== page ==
At, Animals Asia set up a website dedicated to providing information on the bears and rallying against the centre’s closure with an online petition and a chance for anyone to send a pre-written letter to Prime Minister Dung via email or post (the site notes that, “Letters by post are preferable as they are delivered to the Prime Minister’s office and documented.” The PM is still apparently getting the hang of this Internet thing.)

The site also encouraged visitors to get social with their activism, providing quick and easy tools, templates and instructions for sharing it on Facebook and Twitter (in both English and Vietnamese), customizing their avatars, and emailing their friends. International pressure was brought to bear on Vietnam, at both the uppermost levels and from the street.

The result was that the Centre’s closure, which would have been a foregone conclusion not long ago, became a very public albatross around the PM’s neck, and he made the only decision practicably available to him. For good measure, the PM also directed the Ministry of Agriculture and Rural Development to investigate park director Tien for corruption.

There’s been plenty of speculation that the PM’s office saw the decision to spare the Bear Centre as a chance to deflect attention from recent economic and other scandals, and to burnish his civic credentials at a time when they seem to have been robbed of much of their lustre. But irrespective of the politics behind the decision to keep the bear centre open, it’s undeniable that it would not have happened at all but for the communicative potential of the Internet as an online public sphere, even in a nation that Reporters Without Borders has regularly listed as among the 10 least free digital spaces on earth. It’s gratifying to see that, in this increasingly connected era, local and international public scrutiny can force political transparency and hold public officials to account, even in a society where such scrutiny is vehemently discouraged.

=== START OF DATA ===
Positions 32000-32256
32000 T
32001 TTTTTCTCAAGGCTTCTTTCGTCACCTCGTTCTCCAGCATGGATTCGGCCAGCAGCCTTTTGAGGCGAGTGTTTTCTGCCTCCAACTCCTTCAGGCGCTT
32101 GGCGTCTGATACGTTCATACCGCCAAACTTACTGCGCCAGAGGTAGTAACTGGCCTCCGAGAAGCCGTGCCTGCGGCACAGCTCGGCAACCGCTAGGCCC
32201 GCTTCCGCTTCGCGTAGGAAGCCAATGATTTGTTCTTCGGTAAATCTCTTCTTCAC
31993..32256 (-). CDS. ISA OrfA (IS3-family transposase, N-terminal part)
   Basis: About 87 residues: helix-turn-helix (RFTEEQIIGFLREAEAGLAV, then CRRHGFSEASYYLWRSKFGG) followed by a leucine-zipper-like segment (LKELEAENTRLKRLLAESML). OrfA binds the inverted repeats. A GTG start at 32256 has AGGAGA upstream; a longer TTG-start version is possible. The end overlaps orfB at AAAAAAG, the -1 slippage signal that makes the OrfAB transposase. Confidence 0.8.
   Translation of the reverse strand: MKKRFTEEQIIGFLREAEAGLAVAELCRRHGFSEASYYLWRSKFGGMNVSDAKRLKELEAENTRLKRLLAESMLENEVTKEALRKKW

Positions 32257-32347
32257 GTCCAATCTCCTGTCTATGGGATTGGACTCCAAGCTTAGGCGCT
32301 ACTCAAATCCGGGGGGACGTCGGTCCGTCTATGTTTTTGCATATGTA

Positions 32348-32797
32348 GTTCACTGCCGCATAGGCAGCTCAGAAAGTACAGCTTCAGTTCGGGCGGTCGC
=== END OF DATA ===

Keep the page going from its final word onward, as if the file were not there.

*The agonizing, inhumane procedure of extracting bile from living bears is roughly equal to something you’d see in a ‘Saw’ movie, and while it’s technically illegal in Vietnam, it’s also big business. Keeping bears and other wild animals as ‘pets’ is legal, and there are no pet welfare laws in Vietnam. So bile farmers simply pay local officials to look the other way and operate as if said laws do not exist. The bile is used in traditional medicine, and it has about the same medicinal effectiveness as rhino horn, elephant tail hairs, ground tiger penis, and sugar pills, which is to say absolutely zero. But that doesn’t stop local men of a certain age from guzzling it by the pitcherful in vain hopes of relieving hangovers, curing cancer, and putting some lead back into their drooping pencils.



Two weeks ago I had the fairly awesome pleasure of being invited to the new CeDEM Asia conference in Singapore by the organizers to present a workshop panel discussion on Vietnam. CeDEM — otherwise known as the Conference on e-Democracy and Open Government  — is an annual shindig at Danube University in Krems, Austria, focusing on the impact of social media on governance around the world. The Asia ticket — their first here — was co-presented by Nanyang Technological University and the Asian Media Information and Communication Centre (AMIC). The Singapore setting reflected the conference’s slightly tighter focus: the myriad influences social media are having upon governance in Asia, where there seems to be a rather higher density of authoritarian-leaning states than in the European wilderness of Krems.

At last spring’s annual ICA Conference in Phoenix, where I’d presented my research on Vietnamese conceptions of online personal privacy, a couple of fellow presenters mentioned their involvement in organizing the Singapore event and asked if I’d be willing to put together a group that could talk about the impact of social media on Vietnam’s political and governance landscape. Oblivious to the overwhelming challenges that lay in that seemingly modest request, I agreed on the spot. So on November 15 (my birthday, as it happens) I took to the stage at the Orchard Parade Hotel together with Hanoi-based journalism and DPA bureau chief Marianne Brown, Saigon-based sociologist and market researcher Christophe Robert, and the Vietnamese director and legal counsel of RED Communication in Hanoi, an NGO and pioneer in development communication in Vietnam.

Our thrilling presentation is now, sadly, lost to history. But I’m pleased to be able to include here a copy of the paper I wrangled together for the conference proceedings, and upon which most of our presentation was based.

Maintaining Face(book): How Blogs, Online Forums, and a Blocked Social Network Breathe Life into Vietnam’s Public Sphere